In the video world, this size is just slightly smaller than Super 35 video.
Should I Get an Autofocus Lens for Video?
Video shooters usually have an idea of what they want from their camera going in. What did you buy your a7S III to film?
Do you work at events or weddings? Or are you film documentaries or screenplays? Each type of shooter is going to have a completely different set of requirements.
First, let’s discuss video shooters who work events or in fast-moving environments. These camera operators need to pick their equipment up and get recording quickly.
They need autofocus and fully automatic settings that work quickly, reliably, and accurately. For these videographers, I recommend sticking to Sony G or GM lenses. If you lean heavily on the video side of things, look at their FE C-series lenses like the Sony FE C 16-35 mm T3.1 G.
If you need something smaller and more agile to move around a banquet hall, stick with something trusty like the Sony FE 24-70 f/2.8 G.
Cinema shooting, by contrast, is a different animal. The camera is more likely to be on a tripod, slide, or boom.
The actors are placed in specific locations, and care is taken to plan the shot’s depth of field and focus area. It’s easier in these situations to use a manual focus lens since everything happens predictably.
Plus, if something goes wrong, you can reshoot the scene.
Manual focus is also useful for pull-focus, a technique used in filmmaking where the director can change the focus during shooting.
It’s used as a storytelling device since the viewer can watch the camera focus from one object to another. It’s a cool effect, and you can only do it with a very high-quality, geared manual focus control.
Do I need a Cine Lens?
What exactly is a cine lens? Technically speaking, these are just lenses that are branded for “cinema” use.
In practice, this usually means that they have de-clicked aperture rings, measure their aperture in t-stops instead of f-stops, and have geared focus and zoom rings.
The best cine lenses will be color-matched to one another and have little or no focus breathing.
Another advantage to Sony’s cine zoom lenses and many others is that they are parfocal.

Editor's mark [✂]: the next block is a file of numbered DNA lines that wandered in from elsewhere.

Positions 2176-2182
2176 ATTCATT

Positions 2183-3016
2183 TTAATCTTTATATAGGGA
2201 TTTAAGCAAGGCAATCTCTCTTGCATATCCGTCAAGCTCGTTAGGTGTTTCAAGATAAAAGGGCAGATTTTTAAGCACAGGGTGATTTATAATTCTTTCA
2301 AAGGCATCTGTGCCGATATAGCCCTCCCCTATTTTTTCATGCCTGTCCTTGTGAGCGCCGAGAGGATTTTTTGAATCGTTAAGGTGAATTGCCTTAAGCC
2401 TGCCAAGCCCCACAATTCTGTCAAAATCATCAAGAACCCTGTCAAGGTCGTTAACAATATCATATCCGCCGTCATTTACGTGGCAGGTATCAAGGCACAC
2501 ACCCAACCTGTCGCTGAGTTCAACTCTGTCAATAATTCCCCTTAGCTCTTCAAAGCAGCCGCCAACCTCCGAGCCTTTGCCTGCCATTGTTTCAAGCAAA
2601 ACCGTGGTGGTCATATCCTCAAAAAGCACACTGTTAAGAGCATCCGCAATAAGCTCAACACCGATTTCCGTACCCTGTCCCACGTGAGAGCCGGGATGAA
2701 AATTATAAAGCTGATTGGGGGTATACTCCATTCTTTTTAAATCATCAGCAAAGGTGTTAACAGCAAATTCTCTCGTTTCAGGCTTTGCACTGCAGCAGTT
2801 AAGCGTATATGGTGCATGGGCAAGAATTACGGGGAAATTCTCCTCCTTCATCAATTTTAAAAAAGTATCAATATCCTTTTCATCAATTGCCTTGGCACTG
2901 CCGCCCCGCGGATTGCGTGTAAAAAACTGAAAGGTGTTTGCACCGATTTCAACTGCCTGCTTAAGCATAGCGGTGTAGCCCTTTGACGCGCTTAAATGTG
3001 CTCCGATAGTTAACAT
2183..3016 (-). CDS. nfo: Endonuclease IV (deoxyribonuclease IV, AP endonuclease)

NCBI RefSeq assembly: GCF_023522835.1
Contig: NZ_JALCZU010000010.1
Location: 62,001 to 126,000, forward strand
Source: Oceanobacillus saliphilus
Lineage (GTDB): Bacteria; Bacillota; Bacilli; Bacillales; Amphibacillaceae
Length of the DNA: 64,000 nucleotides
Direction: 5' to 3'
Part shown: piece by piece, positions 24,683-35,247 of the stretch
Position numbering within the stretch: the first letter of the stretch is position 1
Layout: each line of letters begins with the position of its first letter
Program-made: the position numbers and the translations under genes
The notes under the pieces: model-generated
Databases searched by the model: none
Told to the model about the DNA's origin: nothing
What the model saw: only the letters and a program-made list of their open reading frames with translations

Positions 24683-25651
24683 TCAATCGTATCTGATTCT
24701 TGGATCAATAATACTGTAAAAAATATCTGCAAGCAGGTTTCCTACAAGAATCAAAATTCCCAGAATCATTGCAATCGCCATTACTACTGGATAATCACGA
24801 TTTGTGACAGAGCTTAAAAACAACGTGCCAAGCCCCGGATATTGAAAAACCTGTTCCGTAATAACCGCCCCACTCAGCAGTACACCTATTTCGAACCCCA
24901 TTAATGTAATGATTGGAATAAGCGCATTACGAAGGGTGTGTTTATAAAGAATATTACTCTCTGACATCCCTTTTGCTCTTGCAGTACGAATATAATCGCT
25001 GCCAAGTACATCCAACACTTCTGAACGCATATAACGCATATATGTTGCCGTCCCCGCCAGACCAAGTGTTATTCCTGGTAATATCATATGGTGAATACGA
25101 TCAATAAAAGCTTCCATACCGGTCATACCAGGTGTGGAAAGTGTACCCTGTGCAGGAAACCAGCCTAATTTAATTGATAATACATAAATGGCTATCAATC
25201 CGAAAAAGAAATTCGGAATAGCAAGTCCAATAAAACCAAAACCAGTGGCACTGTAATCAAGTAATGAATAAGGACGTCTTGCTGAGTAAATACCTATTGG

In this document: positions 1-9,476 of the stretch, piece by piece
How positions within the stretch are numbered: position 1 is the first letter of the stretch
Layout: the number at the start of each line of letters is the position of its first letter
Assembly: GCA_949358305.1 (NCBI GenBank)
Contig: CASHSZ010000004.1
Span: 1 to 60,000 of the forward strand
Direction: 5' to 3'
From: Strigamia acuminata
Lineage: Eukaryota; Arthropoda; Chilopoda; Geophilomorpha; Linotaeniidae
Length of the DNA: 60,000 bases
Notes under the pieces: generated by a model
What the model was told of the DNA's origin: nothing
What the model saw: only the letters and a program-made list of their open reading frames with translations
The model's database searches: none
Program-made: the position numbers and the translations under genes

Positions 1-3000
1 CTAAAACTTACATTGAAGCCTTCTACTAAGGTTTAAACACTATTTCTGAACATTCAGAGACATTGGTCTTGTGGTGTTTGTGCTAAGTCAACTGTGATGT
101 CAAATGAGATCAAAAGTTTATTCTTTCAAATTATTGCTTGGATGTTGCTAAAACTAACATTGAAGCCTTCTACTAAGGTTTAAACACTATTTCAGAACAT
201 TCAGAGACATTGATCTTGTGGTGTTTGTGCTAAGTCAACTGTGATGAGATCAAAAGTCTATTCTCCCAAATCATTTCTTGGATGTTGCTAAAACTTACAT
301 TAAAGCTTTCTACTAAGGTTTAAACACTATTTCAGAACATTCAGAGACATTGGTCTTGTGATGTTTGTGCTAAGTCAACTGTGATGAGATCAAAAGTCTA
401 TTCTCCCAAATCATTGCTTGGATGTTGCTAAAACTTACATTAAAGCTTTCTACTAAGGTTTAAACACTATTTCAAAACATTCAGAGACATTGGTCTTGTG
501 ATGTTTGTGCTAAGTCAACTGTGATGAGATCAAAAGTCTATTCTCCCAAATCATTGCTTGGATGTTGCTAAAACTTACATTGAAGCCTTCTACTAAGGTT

That means that if you want to change the lens’s zoom during a shot, the focus remains unchanged.
As more mirrorless and DSLR users start shooting video, lens makers have begun repackaging their still lenses into something that is a bit of a hybrid still-cine lens.
These lenses have the de-clicked apertures, and at least smooth-operating focus rings.
They’re a great place to start, and compared to true cine lenses that offer an outstanding value.
What's Better for Video--Prime or Zoom Lenses?
Like auto or manual focus lenses, videographers have to make a personal preference between zoom or prime lenses.
The difference comes down to style more than functionality.
The advantage of using high-quality zoom lenses is that you might be able to get away with buying fewer lenses and making fewer lens changes.
If you’re working in the field or need to travel, this is a significant consideration.
Another advantage is that if you use one lens for most or all of a project, you should have no exposure or color matching problems.
The look and feel of the final project will be cohesive and uniform.
Prime lenses have some optical advantages, though. They are usually smaller and lighter than zooms. For a given focal length, you will be able to find much faster primes.
And if you look at lens speeds, a prime will be much cheaper than a zoom lens of the same speed.
They’ll also be optically more precise since the maker could optimize the glass for that one focal length. No matter how well they’re made, all zoom lenses make compromises somewhere.
For video, the problem with primes is that they need to be matched. Most videographers want to purchase prime lenses in a set so that the light settings, colors, and tonal qualities all match.
When deciding which one is right for your project, it might help to realize that zooming during a shot is rarely done.
Many shots are set up at a particular focal length, especially in documentaries and screenplays. A much smoother way to zoom in is to put the camera on a cart or steady-cam and move closer to the subject.
For zooming on camera during a shot, you’ll need a super-smooth geared ring or a power zoom (PZ). Sony offers several PZ lenses for video shooters, but using them takes a little bit of practice to get smooth results.
The Sony a7S III is one of the best full-frame video and still cameras you can get your hands on.
It’s perfect for a wide range of applications with the right lens, from cinematic documentaries to events.
What sort of lens do you prefer for video work? Let me know in the comments below.
Sony A7SIII Specifications
|Body type||SLR-style mirrorless|
|Max resolution||4240 x 2832|
|Effective pixels||12 megapixels|
|Sensor size||Full frame (35.6 x 23.8 mm)|
|ISO||Auto, 80-102400 (expands to 40-409600)|
|Lens mount||Sony E|
|Focal length mult.||1×|
|Articulated LCD||Fully articulated|
|Max shutter speed||1/8000 sec|
|Format||MPEG-4, XAVC S, XAVC HS, XAVC S-I, H.264, H.265|
|Storage types||Dual SD/CFexpress Type A slots|
|USB||USB 3.2 Gen 1 (5 GBit/sec)|
|Weight (inc. batteries)||699 g (1.54 lb / 24.66 oz)|
|Dimensions||129 x 97 x 81 mm (5.08 x 3.82 x 3.19″)|